The Acropolis museum is one of the major archaeological institutions of Greece. It is built atop the Acropolis rock to the east of the Parthenon temple. The museum was built to house the rich archaeological finds that have been unearthed during excavations on top and around the Acropolis which, during its long history was decorated with art from a multitudes of eras.
Central among the exhibited ancient art in the museum is a large collection of Archaic and Classical statues. The illustrious history of the Acropolis is ever present in the masterpieces exhibited throughout the modest halls where statues from the ancient past peek at the viewer from all around. These are the masterpieces of ancient art that became the definitive point of reference for all subsequent art-making in the western world either through the imitation of its ideals --as during the Italian Renaissance-- , or through reaction to it --like much of the 20th century modern art.
The evolution of ancient Greek art as a beacon for the subsequent artists of all ages is clearly outlined in the Acropolis museum where one can observe the morphing of the enigmatic smiles to a severe austere gaze of the kore, and the transformation of stiff geometric forms to fluid anatomical features. These changes can be traced as the visitor moves through the museum where the first rooms are filled with the robust energy of the art that adorned the early temples atop the acropolis.
Athens has suffered the wrath of multiple invaders in ancient times, and those who managed to sack the city often obliterated the symbols of the Athenian culture like the temples and art found at the Acropolis. Natural disasters also took their turn in reshaping the art and architecture of Athens, and thus we can now witness the art spanning a few centuries during which the Greek ideals evolved and transformed to the classical era.
The largest collection of "Kore" statues in the world is exhibited in galleries 3, 4, and 5. These votive female marble statues span a period from the 6th through the 5th century BCE. It is exciting to see how on most of these statues traces of the original colors applied to their surfaces are still preserved to provide us with a glimpse of how colorful the Acropolis rock was meant to be.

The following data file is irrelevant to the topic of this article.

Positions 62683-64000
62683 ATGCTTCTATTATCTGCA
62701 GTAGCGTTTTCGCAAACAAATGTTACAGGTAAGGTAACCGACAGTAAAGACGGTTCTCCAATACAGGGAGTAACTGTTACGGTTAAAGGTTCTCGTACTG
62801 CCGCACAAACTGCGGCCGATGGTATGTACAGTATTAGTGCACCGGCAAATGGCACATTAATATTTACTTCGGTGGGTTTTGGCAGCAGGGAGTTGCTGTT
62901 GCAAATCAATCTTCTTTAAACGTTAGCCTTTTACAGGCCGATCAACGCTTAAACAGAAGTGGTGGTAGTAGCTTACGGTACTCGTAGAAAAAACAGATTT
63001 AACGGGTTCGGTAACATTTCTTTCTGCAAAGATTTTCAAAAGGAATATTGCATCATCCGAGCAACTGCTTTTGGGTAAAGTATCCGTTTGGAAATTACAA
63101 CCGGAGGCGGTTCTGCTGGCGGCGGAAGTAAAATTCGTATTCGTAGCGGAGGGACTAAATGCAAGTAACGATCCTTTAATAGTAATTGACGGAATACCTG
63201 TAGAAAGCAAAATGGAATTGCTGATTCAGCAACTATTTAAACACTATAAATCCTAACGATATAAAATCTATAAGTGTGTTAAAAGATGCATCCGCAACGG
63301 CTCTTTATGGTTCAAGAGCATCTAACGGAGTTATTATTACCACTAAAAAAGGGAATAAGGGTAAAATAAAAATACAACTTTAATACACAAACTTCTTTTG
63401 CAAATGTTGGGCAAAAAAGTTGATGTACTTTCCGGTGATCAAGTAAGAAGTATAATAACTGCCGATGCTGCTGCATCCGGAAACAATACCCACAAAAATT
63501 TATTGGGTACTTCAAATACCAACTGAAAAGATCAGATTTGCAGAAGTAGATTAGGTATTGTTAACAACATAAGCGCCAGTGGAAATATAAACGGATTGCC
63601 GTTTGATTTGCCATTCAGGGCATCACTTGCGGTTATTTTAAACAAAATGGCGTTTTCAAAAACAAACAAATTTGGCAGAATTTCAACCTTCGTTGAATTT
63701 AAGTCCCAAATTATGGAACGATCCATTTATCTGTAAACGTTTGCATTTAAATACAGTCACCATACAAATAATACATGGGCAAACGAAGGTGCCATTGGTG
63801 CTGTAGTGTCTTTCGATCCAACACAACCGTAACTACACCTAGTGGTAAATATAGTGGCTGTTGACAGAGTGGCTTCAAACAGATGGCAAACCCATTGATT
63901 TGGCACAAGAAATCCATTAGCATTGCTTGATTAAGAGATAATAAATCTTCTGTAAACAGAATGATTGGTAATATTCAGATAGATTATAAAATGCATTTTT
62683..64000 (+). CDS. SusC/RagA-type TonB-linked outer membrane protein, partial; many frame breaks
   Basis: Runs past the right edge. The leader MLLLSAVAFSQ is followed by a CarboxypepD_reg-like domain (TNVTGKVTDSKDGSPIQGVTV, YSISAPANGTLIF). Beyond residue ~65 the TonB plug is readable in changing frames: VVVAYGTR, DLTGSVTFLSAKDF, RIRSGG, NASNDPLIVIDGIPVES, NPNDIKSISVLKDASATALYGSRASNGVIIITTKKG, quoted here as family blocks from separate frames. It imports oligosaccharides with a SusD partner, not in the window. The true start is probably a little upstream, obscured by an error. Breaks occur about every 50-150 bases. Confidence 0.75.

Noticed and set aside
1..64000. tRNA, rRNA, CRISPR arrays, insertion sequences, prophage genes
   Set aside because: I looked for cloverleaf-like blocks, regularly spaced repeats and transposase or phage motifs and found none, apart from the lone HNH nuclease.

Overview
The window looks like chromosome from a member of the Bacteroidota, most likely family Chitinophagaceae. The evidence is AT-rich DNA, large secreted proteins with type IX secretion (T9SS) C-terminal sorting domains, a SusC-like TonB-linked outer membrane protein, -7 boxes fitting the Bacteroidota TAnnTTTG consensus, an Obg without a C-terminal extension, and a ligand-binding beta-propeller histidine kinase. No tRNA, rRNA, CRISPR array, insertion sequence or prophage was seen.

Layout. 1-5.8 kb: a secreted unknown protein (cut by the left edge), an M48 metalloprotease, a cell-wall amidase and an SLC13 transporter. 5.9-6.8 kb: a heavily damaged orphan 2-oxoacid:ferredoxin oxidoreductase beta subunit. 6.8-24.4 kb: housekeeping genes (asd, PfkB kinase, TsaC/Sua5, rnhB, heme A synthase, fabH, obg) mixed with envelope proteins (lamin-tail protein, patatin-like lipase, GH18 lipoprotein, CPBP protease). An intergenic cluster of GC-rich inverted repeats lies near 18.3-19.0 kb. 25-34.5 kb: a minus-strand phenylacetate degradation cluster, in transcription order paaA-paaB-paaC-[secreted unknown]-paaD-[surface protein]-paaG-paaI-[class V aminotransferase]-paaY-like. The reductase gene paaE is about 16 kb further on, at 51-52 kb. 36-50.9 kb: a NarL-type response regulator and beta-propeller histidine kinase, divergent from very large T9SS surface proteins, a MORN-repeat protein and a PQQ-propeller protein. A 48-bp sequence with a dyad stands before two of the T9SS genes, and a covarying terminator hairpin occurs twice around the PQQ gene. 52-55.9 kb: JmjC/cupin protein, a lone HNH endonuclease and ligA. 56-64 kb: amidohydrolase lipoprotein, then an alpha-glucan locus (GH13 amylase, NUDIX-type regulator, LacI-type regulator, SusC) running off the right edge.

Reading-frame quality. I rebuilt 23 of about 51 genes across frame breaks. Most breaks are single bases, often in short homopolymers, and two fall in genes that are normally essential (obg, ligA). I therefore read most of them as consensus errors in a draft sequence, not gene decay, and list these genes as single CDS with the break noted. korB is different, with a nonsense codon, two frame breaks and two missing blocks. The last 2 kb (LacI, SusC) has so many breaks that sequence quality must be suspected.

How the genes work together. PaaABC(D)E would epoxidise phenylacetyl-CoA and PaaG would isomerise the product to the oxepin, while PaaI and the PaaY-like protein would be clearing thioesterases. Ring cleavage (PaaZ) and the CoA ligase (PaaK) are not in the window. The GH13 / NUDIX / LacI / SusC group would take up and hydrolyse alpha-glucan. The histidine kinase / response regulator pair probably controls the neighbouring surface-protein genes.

The transformation of the art is evident in the subsequent galleries as one witnesses the more dynamic and open compositions of the statues of the early 5th century BCE, and later as one enters the galleries that contain the fragments from the Pheidia's Acropolis.
As one moves through the next galleries of the Acropolis museum the splendor of classical art begins to illuminate the space with radiant idealism emanating through the fluid forms of humanity carved in stone. The values of Classical art are more evident in the frieze fragments from the fifth century Parthenon, the Erectheion, and the temple of wing-less victory (Apterou Nikis) which line up the walls of the eighth gallery.
In the last room of the Acropolis museum one can experience the authentic Caryatides from the Erectheion which have been placed behind glass in a protective atmosphere to prevent their deterioration from the polluted air of modern Athens. The Caryatides which now support the Erectheion porch just outside the museum are exact replicas created in modern times.
Since the museum is built right on the Acropolis the visitor can combine viewing the architecture and the art in one visit, forming thus a complete picture of the ancient Greek monument which represents the foundation of western civilization. A leisurely visit to the museum would occupy no more than an hour or two, and the crowds begin packing its galleries after 10:00 am when most tour busses arrive at the Acropolis.
Purchasing a € 12 (Reduced price is € 6) ticket package allows admission to the Acropolis and its Museum, the Ancient Agora, the Theater of Dionysos, Kerameikos, the Olympeion, and the Roman Agora. All these destinations are within walking distance from each other and can be visited in one day if needed. For a more comfortable itinerary allow two days to visit all these sites.
While the Acropolis museum contains many of the artifacts found at the acropolis excavations, vases and bronzes are exhibited at the National Archaeological Museum of Athens. In addition, inscriptions found on site are now housed at the Epigraphical museum (at the ground level of the National Archaeological Museum of Athens).
Many of the masterpieces from the Parthenon are regrettably absent from the museum. The so called "Elgin Marbles" are now in the galleries of the British Museum of London, having been "adopted" by Elgin during a time when Greece was occupied by the Ottoman empire. An enormous amount of discourse has been generated to justify the continuous possession of the marbles by their modern adopters none of which makes much sense to this author. The Parthenon sculptures must be seen in their original context otherwise their meaning is altered.